Head of Egyptian FA blames the Muslim Brotherhood for World Cup performance

Egyptian World Cup squad

The head of the Egyptian football federation has blamed the Muslim Brotherhood movement for the national team’s poor performance during the World Cup.

Hany Abo Rida made the outrageous comments to local news website al-Watan on Tuesday, amid accusations that Liverpool star forward Mohamed Salah was used for political games at the tournament in Russia.

He said: “The Brotherhood had a major role in the problems the national team faced during the World Cup, primarily regarding Salah.”

Egyptian officials have blamed the banned Islamic political movement in the past for various problems, without ever providing evidence for their accusations.

Abo Rida also dismissed rumours that Salah was used for political reasons while the squad was based in Chechnya.

He said: “The football federation did not force Salah to meet with Chechen leader Ramzan Kadyrov.”

He added that Kadyrov’s advisors had warned him that moving the Egypt’s base would negatively affect Egyptian-Russian relations.

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Egypt lost all three matches in Russia, crashing out of its first World Cup since 1990 which sparked an outrage of the federation’s management of the national team.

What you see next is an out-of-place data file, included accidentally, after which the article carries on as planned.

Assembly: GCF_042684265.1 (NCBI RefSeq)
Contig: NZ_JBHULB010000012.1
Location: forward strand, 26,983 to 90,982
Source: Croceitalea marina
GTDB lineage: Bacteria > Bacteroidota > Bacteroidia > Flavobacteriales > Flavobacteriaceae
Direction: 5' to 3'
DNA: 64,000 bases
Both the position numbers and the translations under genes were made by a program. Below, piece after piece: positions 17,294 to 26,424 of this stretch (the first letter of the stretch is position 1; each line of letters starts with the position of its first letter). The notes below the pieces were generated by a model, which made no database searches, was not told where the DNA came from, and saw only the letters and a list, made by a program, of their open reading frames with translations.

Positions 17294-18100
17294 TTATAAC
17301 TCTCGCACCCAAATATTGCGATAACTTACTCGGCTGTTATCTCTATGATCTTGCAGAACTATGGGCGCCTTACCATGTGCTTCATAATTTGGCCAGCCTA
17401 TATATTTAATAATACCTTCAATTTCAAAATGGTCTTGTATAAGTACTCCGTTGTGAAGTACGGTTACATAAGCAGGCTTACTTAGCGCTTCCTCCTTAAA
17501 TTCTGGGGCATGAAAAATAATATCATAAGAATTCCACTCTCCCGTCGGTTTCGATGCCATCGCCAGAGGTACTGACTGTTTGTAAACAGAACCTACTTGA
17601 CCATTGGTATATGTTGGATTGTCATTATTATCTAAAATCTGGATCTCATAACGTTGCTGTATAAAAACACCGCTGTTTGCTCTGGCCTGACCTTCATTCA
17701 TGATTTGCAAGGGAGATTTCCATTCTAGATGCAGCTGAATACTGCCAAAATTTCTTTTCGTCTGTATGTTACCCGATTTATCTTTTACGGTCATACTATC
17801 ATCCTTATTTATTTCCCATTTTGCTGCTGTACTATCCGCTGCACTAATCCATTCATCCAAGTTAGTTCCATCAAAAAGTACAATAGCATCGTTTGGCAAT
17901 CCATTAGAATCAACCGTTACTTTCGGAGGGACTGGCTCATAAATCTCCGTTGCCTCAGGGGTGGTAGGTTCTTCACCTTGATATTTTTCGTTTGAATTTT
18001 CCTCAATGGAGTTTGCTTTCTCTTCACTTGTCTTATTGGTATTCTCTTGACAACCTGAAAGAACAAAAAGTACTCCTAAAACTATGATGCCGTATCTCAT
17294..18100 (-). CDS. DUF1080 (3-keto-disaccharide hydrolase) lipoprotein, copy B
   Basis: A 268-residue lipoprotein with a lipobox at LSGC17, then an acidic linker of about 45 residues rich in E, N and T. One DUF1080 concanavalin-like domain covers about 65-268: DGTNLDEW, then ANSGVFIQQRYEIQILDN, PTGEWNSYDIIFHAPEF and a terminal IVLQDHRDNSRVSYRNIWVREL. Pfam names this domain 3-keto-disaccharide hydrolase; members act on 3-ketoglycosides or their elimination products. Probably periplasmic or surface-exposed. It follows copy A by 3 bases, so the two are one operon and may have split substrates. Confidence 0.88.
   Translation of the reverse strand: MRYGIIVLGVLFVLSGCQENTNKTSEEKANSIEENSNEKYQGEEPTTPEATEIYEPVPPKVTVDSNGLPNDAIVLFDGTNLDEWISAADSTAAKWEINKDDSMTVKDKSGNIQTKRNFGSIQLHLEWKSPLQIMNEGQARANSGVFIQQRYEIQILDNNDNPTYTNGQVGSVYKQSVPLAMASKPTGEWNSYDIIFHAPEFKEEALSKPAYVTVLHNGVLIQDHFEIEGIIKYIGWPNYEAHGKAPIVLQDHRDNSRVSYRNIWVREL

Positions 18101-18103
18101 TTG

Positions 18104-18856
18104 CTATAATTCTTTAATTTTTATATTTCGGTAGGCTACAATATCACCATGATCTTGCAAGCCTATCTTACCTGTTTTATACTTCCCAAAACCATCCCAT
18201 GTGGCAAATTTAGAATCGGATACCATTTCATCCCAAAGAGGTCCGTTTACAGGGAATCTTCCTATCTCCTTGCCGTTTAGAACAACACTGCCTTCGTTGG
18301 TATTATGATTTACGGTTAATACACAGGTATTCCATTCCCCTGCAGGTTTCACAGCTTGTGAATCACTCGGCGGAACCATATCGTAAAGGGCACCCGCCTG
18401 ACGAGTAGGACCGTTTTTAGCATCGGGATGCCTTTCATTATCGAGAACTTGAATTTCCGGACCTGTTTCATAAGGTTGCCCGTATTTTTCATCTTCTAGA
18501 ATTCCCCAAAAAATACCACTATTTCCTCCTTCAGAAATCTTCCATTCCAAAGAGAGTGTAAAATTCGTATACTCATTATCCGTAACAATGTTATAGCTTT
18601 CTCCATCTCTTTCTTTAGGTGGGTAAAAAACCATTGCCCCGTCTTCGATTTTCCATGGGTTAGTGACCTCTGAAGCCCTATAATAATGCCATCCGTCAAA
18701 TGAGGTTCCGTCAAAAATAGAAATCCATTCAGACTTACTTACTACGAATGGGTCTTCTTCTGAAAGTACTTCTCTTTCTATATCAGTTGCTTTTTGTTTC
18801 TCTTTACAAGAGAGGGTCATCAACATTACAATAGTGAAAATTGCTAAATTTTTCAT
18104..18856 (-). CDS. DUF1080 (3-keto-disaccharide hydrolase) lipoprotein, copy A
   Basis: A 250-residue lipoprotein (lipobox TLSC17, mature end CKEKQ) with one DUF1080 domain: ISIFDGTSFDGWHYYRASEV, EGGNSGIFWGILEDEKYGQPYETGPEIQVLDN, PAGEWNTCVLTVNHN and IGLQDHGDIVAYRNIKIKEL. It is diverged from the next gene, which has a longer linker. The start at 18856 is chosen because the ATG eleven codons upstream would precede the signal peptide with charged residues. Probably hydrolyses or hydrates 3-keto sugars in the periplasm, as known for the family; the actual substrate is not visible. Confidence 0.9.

On Sunday, Salah issued his first public indication of his discontentment with the Egyptian FA’s use of Chechnya as a base during their World Cup campaign

The 26=-year-old tweeted: “Some might think it’s over but it isn’t over. There needs to be change.”

Two federation officials claimed that teammates pressured Salah to attend the banquet hosted by Kadyrov for the Egyptian World Cup squad.

A source close to the 26-year-old told the Associated Press that Salah did not want to attend, arguing that being seen with Kadryrov would be negatively received.

He allegedly went only after being warned that not attending could spark a diplomatic dilemma between Egypt and Russia.

The secular regime of “President” Abdel Fatah el-Sisi has banned the Muslim Brotherhood and brutally cracked down on its members since removing Mohamed Morsi, the country’s first democratically elected president in 2013.

Thousands of the group’s members, including its senior leadership have been jailed for opposing the coup.

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